One of the movies that I actually forgot I had. Haven't watched in many years, but it's still just as funny. Makes it strange to remember that there was a time when Chevy Chase was funny. He's at his best here, and even manages to evoke an early version of Fletch. In a scene where he is questioned by police, he manages to come up with the alias Harris J. Freedlander, who makes a living by carving the heads of dead presidents out of driftwood. Only a comic actor with the deadpan timing of Chase could deliver that, and make it sound believable. Goldie Hawn channels her inner Lucielle Ball, makes the most of her big hair and big eyes, and shows why she was the Meg Ryan of her day. Charles Grodin plays the straight man better than anyone, and here he tries to be the calm eye in the storm of antics Chase and Hawn create, while still delivering more than his fair share of great one liners.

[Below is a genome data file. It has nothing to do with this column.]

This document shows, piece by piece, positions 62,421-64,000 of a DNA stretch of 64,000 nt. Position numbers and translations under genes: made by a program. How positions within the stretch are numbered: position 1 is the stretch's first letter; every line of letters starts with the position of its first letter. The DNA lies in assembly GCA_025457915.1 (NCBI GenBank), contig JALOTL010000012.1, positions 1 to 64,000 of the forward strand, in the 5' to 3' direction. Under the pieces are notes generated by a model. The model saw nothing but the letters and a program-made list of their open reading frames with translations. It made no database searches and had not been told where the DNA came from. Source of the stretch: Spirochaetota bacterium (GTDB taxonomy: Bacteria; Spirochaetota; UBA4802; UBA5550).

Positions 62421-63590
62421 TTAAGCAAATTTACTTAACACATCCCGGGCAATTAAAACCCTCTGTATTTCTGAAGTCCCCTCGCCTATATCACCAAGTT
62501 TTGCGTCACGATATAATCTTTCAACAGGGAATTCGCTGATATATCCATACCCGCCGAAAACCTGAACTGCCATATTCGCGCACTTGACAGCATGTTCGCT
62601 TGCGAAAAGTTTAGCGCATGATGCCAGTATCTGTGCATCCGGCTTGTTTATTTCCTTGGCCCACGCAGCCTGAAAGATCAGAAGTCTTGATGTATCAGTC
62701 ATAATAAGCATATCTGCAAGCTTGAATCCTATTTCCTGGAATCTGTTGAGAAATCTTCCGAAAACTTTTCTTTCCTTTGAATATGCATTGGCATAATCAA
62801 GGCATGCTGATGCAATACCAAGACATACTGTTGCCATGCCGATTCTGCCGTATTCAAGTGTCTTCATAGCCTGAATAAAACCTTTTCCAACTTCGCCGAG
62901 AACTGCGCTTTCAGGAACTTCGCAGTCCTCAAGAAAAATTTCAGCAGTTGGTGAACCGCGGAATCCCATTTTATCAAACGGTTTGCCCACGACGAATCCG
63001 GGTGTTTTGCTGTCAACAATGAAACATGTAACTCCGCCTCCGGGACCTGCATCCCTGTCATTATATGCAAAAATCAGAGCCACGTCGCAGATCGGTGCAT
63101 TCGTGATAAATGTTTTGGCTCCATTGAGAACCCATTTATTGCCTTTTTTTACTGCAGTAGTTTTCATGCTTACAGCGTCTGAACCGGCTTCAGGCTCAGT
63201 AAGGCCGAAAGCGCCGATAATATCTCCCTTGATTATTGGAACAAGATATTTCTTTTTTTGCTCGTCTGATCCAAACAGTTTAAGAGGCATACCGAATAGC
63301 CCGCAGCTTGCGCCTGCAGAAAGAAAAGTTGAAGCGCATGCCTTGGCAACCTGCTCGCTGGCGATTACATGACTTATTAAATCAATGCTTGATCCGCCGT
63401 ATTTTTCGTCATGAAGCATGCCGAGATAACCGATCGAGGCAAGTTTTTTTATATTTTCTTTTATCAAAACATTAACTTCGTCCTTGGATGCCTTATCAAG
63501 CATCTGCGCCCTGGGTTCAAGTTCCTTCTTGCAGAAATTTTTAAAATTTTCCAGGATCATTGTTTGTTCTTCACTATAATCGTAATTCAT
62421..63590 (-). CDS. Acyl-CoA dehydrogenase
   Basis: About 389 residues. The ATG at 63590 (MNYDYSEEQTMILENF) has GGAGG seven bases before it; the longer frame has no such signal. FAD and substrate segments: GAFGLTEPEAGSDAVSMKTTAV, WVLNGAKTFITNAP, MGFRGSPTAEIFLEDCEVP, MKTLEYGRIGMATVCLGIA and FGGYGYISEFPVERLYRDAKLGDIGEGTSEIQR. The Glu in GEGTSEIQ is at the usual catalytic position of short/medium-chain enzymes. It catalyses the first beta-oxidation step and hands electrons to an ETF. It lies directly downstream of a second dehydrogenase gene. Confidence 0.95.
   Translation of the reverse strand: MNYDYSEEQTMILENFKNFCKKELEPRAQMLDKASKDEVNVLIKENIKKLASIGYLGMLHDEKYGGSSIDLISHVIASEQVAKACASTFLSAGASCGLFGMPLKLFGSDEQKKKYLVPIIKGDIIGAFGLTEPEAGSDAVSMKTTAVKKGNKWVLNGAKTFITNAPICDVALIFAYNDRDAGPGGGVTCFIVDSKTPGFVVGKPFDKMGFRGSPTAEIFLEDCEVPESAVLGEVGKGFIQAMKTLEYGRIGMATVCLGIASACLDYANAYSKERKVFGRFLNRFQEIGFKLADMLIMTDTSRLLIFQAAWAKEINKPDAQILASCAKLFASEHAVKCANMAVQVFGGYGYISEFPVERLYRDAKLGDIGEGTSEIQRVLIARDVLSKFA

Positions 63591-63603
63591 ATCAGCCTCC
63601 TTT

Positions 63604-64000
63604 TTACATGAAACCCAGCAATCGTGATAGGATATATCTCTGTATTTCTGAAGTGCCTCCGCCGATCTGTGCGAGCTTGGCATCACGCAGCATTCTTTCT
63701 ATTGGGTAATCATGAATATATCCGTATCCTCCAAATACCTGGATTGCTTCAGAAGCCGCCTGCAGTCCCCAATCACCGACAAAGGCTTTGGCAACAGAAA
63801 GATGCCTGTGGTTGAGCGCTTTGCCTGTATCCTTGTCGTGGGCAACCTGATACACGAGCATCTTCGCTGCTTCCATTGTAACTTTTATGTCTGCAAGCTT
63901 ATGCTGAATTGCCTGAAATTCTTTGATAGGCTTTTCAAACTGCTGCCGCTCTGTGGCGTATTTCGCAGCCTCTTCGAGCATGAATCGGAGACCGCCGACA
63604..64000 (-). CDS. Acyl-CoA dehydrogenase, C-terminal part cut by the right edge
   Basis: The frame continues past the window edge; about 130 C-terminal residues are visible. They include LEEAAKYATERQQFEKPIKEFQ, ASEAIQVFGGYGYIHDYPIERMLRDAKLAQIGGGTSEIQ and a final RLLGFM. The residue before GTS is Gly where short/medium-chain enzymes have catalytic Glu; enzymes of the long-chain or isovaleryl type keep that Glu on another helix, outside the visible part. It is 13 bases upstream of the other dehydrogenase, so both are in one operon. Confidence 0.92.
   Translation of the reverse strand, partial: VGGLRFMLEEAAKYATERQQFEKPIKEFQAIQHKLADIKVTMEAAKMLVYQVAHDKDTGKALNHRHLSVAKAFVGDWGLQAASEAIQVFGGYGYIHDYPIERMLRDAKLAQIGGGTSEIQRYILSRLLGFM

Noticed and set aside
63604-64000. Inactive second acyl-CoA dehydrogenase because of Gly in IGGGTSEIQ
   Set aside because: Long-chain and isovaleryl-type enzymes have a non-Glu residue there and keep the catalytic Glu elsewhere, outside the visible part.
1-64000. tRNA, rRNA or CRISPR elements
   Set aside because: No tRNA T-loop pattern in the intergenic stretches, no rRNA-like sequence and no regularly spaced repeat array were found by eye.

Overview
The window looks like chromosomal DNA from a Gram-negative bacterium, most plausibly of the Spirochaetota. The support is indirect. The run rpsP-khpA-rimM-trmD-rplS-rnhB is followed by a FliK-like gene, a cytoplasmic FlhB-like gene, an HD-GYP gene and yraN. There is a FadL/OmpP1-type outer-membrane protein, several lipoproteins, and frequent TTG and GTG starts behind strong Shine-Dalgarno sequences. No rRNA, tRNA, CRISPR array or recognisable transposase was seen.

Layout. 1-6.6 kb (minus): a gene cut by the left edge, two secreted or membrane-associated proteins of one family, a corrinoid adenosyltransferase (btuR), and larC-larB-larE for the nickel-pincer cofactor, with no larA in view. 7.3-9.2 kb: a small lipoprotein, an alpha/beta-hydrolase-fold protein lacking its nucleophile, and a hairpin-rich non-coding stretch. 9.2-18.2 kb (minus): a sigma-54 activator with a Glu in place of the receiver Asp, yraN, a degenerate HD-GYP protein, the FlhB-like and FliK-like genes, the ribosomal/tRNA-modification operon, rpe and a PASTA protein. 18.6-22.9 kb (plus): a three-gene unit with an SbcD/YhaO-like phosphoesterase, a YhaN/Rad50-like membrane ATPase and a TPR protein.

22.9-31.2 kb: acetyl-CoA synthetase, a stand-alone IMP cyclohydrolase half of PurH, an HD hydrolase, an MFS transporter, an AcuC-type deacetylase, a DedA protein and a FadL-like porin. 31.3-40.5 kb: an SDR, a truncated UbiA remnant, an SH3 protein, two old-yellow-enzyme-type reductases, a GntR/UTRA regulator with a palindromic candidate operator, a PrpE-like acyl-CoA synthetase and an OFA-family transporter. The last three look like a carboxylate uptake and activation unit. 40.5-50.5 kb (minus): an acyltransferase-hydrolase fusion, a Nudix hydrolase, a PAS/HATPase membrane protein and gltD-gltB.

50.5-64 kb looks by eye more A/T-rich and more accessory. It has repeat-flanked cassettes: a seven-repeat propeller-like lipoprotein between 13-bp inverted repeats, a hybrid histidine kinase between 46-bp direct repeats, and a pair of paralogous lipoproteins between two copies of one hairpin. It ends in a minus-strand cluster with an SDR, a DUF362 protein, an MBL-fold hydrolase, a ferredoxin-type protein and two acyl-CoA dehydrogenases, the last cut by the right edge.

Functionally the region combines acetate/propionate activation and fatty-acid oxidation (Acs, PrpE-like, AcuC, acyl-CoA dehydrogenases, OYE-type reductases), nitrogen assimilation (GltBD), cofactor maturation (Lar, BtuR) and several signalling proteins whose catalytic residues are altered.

Not only is the comedic timing and chemistry between the three leads great, but they are surrounded by an amazing group of supporting characters. TK Carter and Robert Guillaume both manage to make their characters of Hawn's chauffer and Grodin's assistant, respectively, fully rounded characters with personality and good humor. My favorite supporting character is played by Harold Gould as the local judge. His timing is that of a seasoned pro, and he steals every scene he's in.
Only Neil Simon could write a screenplay like this. The dialogue is sharp, and delivered with the speed of a classic Cary Grant-style comedy.. It's a movie that would never get made today because it's too clean.